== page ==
Medicaid coverage to end in April for nearly 1 million in Florida

As pandemic protections end, advocates warn a “looming tidal wave” of people will lose coverage.
About 900,000 people covered by Florida's Medicaid are likely to be kicked off the program beginning April 1 as the federal government winds downs "continuous coverage" payments given to states during the pandemic.
About 900,000 people covered by Florida's Medicaid are likely to be kicked off the program beginning April 1 as the federal government winds downs "continuous coverage" payments given to states during the pandemic. [ DREAMSTIME | Dreamstime ]
Published Jan. 19|Updated Jan. 20

About 900,000 Floridians, if not more, could lose medical coverage through the state’s Medicaid program beginning April 1, as the pandemic federal public health emergency comes to a close, state officials said.

More than 5.6 million Floridians receive Medicaid, or about a quarter of the state’s population, a large share of them poor children. The rolls have swollen by nearly 1.8 million people since 2020, when the federal government paid states extra money to keep people covered during the pandemic, even if they were no longer eligible.

But with the federal government phasing out those payments, the Florida Department of Children and Families this year will begin reviewing the eligibility of almost 5 million recipients, with the remainder addressed by other state and federal agencies.

Related: DeSantis urged to release plan for Florida’s looming Medicaid crisis

The first to be reviewed will be recipients whose most recent income data showed they were no longer eligible, said Casey Penn, assistant secretary for economic self sufficiency at a state House committee meeting on Wednesday.

“We have around 900,000 individuals that we know, the last time we talked to them, they’re no longer eligible for Medicaid,” he said. “Those are gonna go first.”

Another priority will be to analyze about 850,000 recipients who have not responded to information requests and those who have not used Medicaid benefits over the past year. Children with complicated medical issues and other vulnerable populations will be the last to be checked, Penn said.

Those who lose coverage will be referred to alternatives, including Florida KidCare, a government-sponsored health insurance program, and federally subsidized health centers that treat low-income patients. Hillsborough County also runs a health care program for low-income residents funded through a sales tax.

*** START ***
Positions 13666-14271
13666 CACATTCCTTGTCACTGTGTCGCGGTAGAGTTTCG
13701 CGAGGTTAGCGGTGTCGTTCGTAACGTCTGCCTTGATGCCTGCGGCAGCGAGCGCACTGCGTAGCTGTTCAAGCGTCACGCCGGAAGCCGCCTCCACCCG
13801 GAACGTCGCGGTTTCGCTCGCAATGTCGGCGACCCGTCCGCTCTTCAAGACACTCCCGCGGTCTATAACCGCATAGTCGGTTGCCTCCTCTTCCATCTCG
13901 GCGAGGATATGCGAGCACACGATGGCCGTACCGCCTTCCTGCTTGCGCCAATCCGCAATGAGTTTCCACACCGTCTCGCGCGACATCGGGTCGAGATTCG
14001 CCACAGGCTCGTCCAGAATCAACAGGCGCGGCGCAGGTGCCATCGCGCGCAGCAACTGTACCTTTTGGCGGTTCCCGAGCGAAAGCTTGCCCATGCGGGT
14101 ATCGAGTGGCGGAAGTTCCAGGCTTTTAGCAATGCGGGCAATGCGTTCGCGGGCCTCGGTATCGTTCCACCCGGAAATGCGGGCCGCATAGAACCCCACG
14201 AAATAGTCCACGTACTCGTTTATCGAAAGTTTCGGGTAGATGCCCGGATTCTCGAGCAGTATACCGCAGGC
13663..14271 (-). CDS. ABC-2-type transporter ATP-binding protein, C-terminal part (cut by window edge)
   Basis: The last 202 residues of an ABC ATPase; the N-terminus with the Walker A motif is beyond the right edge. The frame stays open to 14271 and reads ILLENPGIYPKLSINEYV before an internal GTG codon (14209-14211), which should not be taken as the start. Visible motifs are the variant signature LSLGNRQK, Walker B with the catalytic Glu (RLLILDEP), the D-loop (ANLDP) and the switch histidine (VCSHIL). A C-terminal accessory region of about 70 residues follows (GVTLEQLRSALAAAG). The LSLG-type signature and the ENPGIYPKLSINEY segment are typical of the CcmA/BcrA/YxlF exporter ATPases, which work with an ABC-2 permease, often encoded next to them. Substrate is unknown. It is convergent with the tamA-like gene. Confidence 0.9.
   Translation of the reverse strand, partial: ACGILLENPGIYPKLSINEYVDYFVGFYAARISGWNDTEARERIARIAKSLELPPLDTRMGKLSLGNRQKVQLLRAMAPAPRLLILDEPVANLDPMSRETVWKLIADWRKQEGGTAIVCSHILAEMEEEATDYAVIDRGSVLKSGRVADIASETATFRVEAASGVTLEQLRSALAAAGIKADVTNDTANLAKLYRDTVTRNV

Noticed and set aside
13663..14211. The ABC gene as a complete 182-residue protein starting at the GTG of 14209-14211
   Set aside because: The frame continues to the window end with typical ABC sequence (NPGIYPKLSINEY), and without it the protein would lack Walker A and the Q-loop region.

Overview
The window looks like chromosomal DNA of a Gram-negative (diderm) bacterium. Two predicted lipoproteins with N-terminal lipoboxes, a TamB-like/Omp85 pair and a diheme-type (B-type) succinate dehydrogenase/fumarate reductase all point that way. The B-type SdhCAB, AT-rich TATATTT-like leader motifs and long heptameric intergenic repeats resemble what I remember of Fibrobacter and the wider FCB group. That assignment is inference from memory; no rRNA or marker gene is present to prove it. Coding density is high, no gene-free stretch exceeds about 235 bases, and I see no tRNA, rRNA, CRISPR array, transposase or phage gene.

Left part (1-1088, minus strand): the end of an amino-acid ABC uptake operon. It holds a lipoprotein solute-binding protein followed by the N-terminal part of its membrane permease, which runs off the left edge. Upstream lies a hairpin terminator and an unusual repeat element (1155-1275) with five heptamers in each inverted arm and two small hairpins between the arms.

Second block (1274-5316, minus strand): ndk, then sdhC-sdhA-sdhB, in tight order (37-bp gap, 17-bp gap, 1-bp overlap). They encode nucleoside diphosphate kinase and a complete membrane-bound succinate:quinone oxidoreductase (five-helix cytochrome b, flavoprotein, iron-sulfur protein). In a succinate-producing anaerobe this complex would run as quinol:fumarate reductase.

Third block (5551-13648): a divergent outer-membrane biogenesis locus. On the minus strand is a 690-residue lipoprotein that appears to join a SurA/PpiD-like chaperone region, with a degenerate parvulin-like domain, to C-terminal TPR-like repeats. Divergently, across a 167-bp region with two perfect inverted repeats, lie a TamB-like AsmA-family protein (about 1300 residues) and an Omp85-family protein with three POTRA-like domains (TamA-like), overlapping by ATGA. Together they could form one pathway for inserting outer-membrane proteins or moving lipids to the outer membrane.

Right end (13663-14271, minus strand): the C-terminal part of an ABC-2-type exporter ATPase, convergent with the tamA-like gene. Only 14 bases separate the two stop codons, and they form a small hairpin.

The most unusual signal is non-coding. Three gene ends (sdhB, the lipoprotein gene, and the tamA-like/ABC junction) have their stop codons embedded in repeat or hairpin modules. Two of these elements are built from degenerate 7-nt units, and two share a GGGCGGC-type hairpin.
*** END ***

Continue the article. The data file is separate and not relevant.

But many of those losing Medicaid will not be eligible for those programs, effectively creating a “looming tidal wave” of hundreds of thousands of newly uninsured people, said Erica Monet Li, a policy analyst at Florida Policy Institute, a Tallahassee nonprofit.

“This is a historic number of Floridians to potentially lose health coverage — 1 in 22 people — and all within the span of under 12 months,” Li said.

Their plight will once again highlight the state’s refusal to expand Medicaid as provided for through the Affordable Care Act, said Alison Yager, executive director of the Florida Health Justice Project.

Florida is one of only 11 states not to take advantage of the federal funding available to states that expand eligibility to more families and adults.

Florida’s Medicaid program covers children ages 5 and younger in households that make $33,408 or less and older children whose parents make up to $31,795.

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But there is no coverage for parents who earn more than $7,000 per year, and adults with no children are ineligible no matter how little they earn. Only four states in the nation have stricter Medicaid eligibility, according to the institute.

Those who earn below the federal poverty level are not eligible for the federal market place insurance plans subsidized through the Affordable Care Act, leaving Florida with a sizable coverage gap.

”People who have been covered by Medicaid for the last nearly three years have certainly appreciated that reliable access to care, and now that’s going to be swept away,” Yager said. ”And I think there’s going to be a lot of discontent and a lot of anxiety for folks.”

The state in March began recruiting additional call center agents and plans to add a total of 137 to deal with an expected surge in calls from Medicaid recipients seeking to be renewed, according to a plan the department recently published.

Related: Why millions on Medicaid are at risk of losing coverage

An outreach effort is also planned that includes sending renewal notices in envelopes with a yellow stripe. The department will also reach out by email and text message.

Those whom the state cannot renew because they believe them to be ineligible or because they do not have up-to-date income information will receive a 45-day notice with a follow-up message saying, “Your coverage is ending, you need to take action,” Penn said. Those receiving the second notice still have a 90-day window to reapply if they believe they are still eligible.

During Wednesday’s committee hearing, some lawmakers expressed concern about those losing coverage.

Since Medicaid primarily covers pregnant women, families and the disabled, Rep. Jervonte Edmonds, D-West Palm Beach, wondered about adults who don’t meet those criteria, but still fall below the federal poverty line.

”Is there any services for those who doesn’t have kids or are not married?” he asked Wednesday.

”Really, for adults that are what you just described there, not really much available at all,” said Tom Wallace, the deputy secretary for Medicaid at Florida’s Agency for Health Care Administration.

Information for Medicaid recipients

Medicaid recipients who want to ensure their information is up to date should log onto their MyAccess account at